Scientists have discovered a brand new flower in Shetland, it is being referred to as “Shetland’s monkeyflower”, because it is larger and its flowers are more open than previous monkeyflowers.
The flower was discovered by a team from Stirling’s department of biological and environmental sciences led by post-doctoral researcher Dr Violeta Simon-Porcar, working with associate professor Dr Mario Vallejo-Marin at Stirling and Dr James Higgins at Leicester University.
It is a beauty. Read about it here!
This has been a heavy week.
So for a bit of natural relief, I bring you a video of a rare and elusive white moose! It’s like the figurine on my desk suddenly came alive an pranced off.
It would have weighed more than 10 African elephants put together and had a thighbone taller than the man who helped dig it up. A team of researchers finally decided what to call this new species of prehistoric colossus: Patagotitan mayorum. The name roughly translates to the “giant from Patagonia” — with a nod to the Mayo family, which own the farm where the fossils were found.
Researchers say the size of the femur (from the thigh) and humerus (from the upper arm) suggests the species’ mass outpaces other massive sauropods that have had those two bones preserved. And because Patagotitan‘s skeleton was so complete when recovered, they were able to arrive at separate estimates — through three-dimensional modeling — that “represent approximately twice (or more) the body mass inferred by the same volumetric methods for other sauropods.”
Yet some paleontologists remain unconvinced the find represents an undisputed record. Rather, given the margin of error surrounding such size estimates — especially estimates of other massive (but far less complete) sauropod skeletons — paleontologist Mathew Wedel argues the competition for World’s Largest Dinosaur™ is closer to a “three-way tie” between Patagotitan and two other titanosaurs, Argentinosaurus and Puertasaurus.
I don’t know about you guys, but I’m about to start googling the above three dinosaurs so I can have an informed opinion about which one is the largest. Goodbye productivity for today… hello massive dinosaurs.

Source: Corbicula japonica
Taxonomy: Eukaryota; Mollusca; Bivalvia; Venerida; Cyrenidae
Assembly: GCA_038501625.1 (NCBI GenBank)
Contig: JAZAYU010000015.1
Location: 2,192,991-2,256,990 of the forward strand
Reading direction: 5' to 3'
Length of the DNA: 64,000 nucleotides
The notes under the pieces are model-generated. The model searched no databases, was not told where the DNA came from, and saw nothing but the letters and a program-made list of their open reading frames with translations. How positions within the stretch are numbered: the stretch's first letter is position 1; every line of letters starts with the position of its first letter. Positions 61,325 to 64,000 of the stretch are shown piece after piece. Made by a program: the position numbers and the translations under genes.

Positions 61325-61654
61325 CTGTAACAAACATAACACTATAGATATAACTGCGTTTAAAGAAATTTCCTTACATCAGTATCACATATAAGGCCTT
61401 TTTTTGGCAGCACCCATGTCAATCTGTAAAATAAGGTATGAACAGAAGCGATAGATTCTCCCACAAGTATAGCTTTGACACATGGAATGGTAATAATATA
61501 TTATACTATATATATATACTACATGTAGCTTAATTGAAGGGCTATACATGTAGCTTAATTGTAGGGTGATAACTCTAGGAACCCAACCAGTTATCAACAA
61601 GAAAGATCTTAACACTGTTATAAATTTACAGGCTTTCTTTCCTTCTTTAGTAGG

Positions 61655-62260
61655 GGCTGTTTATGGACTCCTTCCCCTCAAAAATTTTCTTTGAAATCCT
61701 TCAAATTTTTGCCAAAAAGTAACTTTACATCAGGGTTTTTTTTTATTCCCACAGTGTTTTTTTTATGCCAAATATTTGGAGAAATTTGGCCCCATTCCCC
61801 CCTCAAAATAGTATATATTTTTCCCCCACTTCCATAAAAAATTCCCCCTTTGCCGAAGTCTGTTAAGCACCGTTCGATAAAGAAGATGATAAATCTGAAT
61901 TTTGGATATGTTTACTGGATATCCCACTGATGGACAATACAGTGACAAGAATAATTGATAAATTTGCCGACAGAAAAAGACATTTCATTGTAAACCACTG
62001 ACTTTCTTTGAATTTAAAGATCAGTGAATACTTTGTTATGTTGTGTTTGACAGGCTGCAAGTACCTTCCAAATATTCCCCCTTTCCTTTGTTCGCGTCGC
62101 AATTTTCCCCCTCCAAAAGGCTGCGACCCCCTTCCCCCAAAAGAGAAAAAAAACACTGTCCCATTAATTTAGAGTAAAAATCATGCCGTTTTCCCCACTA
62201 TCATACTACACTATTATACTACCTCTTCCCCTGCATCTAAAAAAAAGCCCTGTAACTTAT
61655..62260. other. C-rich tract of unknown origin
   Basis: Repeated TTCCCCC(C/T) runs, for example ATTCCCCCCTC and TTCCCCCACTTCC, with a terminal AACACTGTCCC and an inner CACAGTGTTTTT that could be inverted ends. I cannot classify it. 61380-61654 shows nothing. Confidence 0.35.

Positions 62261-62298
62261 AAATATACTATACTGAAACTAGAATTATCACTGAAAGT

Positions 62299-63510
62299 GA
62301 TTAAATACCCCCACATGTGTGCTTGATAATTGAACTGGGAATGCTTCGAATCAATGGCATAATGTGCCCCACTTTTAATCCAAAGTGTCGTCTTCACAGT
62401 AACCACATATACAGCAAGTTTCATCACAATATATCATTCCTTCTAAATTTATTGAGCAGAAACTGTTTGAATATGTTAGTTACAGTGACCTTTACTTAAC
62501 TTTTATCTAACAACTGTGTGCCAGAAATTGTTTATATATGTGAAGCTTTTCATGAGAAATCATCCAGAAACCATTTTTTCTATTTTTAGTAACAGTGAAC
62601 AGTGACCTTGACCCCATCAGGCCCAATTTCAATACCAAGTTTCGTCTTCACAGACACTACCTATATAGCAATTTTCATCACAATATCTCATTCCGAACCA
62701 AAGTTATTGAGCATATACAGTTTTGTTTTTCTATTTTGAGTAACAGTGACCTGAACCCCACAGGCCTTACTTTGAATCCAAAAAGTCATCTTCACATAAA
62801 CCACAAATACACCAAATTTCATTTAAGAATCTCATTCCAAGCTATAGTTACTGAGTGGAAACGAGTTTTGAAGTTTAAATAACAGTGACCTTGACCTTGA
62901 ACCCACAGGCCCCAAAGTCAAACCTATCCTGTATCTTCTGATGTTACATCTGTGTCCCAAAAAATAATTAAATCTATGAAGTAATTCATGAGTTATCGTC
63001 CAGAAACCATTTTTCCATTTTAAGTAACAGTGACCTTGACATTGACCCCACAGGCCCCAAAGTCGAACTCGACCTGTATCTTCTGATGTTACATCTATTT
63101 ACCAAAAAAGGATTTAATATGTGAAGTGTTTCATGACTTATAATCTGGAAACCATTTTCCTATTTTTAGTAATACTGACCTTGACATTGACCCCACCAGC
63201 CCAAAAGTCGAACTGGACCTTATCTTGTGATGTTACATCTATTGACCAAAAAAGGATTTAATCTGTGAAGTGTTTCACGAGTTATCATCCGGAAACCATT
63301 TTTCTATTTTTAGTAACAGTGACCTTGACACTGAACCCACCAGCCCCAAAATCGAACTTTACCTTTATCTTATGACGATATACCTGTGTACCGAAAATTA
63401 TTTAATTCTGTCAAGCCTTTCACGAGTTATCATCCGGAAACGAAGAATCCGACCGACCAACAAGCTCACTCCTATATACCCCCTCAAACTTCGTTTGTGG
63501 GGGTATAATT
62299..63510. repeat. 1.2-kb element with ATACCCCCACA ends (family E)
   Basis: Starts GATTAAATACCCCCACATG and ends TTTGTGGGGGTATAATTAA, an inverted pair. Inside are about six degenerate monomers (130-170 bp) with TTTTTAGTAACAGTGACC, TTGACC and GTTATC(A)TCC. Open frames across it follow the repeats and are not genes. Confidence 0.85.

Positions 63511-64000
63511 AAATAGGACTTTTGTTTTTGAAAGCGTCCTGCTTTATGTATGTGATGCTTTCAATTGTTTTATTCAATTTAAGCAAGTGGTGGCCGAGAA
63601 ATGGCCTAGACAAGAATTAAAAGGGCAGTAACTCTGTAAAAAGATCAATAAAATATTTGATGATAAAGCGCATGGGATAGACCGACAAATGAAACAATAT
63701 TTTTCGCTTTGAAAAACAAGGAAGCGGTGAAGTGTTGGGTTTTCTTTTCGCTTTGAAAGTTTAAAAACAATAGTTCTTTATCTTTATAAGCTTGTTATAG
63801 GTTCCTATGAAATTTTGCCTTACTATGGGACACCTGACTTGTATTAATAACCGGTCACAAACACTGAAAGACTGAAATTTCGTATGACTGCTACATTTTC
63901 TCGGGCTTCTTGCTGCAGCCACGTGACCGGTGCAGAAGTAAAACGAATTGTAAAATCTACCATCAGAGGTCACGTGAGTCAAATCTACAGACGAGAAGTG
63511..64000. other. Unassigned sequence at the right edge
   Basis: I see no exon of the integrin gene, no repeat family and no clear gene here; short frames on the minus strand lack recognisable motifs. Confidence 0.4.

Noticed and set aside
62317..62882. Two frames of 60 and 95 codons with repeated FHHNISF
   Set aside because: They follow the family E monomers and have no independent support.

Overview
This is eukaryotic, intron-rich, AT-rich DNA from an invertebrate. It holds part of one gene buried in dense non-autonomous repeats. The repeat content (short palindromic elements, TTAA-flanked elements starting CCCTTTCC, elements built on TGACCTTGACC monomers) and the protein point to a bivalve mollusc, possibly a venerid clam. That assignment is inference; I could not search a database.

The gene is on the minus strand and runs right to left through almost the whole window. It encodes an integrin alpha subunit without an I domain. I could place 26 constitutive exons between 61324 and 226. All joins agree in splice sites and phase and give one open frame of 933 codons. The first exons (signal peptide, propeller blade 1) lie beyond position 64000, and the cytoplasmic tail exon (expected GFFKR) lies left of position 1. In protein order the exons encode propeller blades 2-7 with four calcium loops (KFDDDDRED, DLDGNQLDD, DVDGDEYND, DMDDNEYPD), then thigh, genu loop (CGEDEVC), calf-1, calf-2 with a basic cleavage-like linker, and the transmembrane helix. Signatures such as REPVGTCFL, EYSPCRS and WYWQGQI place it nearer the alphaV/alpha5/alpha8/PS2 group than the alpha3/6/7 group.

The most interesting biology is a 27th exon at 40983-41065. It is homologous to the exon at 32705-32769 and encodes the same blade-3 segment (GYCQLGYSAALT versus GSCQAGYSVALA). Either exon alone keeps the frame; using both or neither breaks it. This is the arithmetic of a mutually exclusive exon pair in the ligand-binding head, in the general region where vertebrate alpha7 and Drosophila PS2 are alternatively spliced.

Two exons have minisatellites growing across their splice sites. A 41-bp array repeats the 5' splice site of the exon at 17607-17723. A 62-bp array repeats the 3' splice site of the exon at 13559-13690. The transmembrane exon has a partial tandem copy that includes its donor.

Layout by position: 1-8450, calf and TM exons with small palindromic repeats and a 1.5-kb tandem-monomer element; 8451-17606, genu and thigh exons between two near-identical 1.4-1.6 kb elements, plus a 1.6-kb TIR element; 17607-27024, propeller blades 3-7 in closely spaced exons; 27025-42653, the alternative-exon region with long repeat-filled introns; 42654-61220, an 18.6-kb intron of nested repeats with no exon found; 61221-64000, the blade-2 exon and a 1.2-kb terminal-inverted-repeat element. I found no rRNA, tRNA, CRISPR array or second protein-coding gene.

Read about it here, read the original paper here.
It is the height of arrogance for industrialized countries to demand that developing countries conserve nature, while they plowed down natural resources (and often still do) to gain economic supremacy.
And that sentiment is reflected in a recent piece about the 18th anniversary of the death of Michael Werikhe, the enigmatic African conservationist.
Moreover, some of these points were emphasized in an interesting stream over on twitter.
The first step is recognizing the problem. But how do we solve said problem?
It’s fascinating how terrible we are at long term combating human pathogens. It’s kind of like wack-a-mole, when one route is eliminated another springs right up.
On one hand, this is obviously a plug that we need more money dedicated to scientific research.
But on the other, it’s really just interesting! Take Gonorrhea for example. Or better yet, read about where Gonorrhea is hiding these days…
Using the current trendy gene-editing system CRISPR, a team from Harvard University has encoded images and a short movie into the DNA of living bacteria. You read that right. It’s part of a larger effort to use DNA to store data… which is nuts.
Read about it here!
Gina Baucom asked a simple question on twitter a few weeks ago:
“Seeking info for a talk: what’s the crappiest thing you’ve heard said about a woman academic? (No names, pls RT).”
Then, in response, the women of science spoke up. And it was really, really, really ugly.
Read her response, and a synopsis of the things that women have to deal with in STEM here.